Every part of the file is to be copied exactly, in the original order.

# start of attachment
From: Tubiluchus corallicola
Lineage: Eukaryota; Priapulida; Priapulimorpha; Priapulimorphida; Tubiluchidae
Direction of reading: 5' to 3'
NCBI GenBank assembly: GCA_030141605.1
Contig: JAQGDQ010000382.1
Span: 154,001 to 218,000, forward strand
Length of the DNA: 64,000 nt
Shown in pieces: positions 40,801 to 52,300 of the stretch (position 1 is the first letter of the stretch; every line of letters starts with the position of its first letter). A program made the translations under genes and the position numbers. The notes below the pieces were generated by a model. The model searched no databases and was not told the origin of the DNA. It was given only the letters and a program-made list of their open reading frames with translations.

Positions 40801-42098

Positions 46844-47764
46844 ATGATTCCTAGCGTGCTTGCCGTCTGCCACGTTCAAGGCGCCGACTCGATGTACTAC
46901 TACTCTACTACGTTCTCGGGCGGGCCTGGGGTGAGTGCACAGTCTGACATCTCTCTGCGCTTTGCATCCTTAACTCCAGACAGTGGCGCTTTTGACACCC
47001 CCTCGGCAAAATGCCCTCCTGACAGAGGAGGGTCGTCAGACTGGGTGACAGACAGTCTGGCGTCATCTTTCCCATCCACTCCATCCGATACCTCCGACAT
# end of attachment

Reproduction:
From: Tubiluchus corallicola
Lineage: Eukaryota; Priapulida; Priapulimorpha; Priapulimorphida; Tubiluchidae
Direction of reading: 5' to 3'
NCBI GenBank assembly: GCA_030141605.1
Contig: JAQGDQ010000382.1
Span: 154,001 to 218,000, forward strand
Length of the DNA: 64,000 nt
Shown in pieces: positions 40,801 to 52,300 of the stretch (position 1 is the first letter of the stretch; every line of letters starts with the position of its first letter). A program made the translations under genes and the position numbers. The notes below the pieces were generated by a model. The model searched no databases and was not told the origin of the DNA. It was given only the letters and a program-made list of their open reading frames with translations.

Positions 40801-42098

Positions 46844-47764
46844 ATGATTCCTAGCGTGCTTGCCGTCTGCCACGTTCAAGGCGCCGACTCGATGTACTAC
46901 TACTCTACTACGTTCTCGGGCGGGCCTGGGGTGAGTGCACAGTCTGACATCTCTCTGCGCTTTGCATCCTTAACTCCAGACAGTGGCGCTTTTGACACCC
47001 CCTCGGCAAAATGCCCTCCTGACAGAGGAGGGTCGTCAGACTGGGTGACAGACAGTCTGGCGTCATCTTTCCCATCCACTCCATCCGATACCTCCGACAT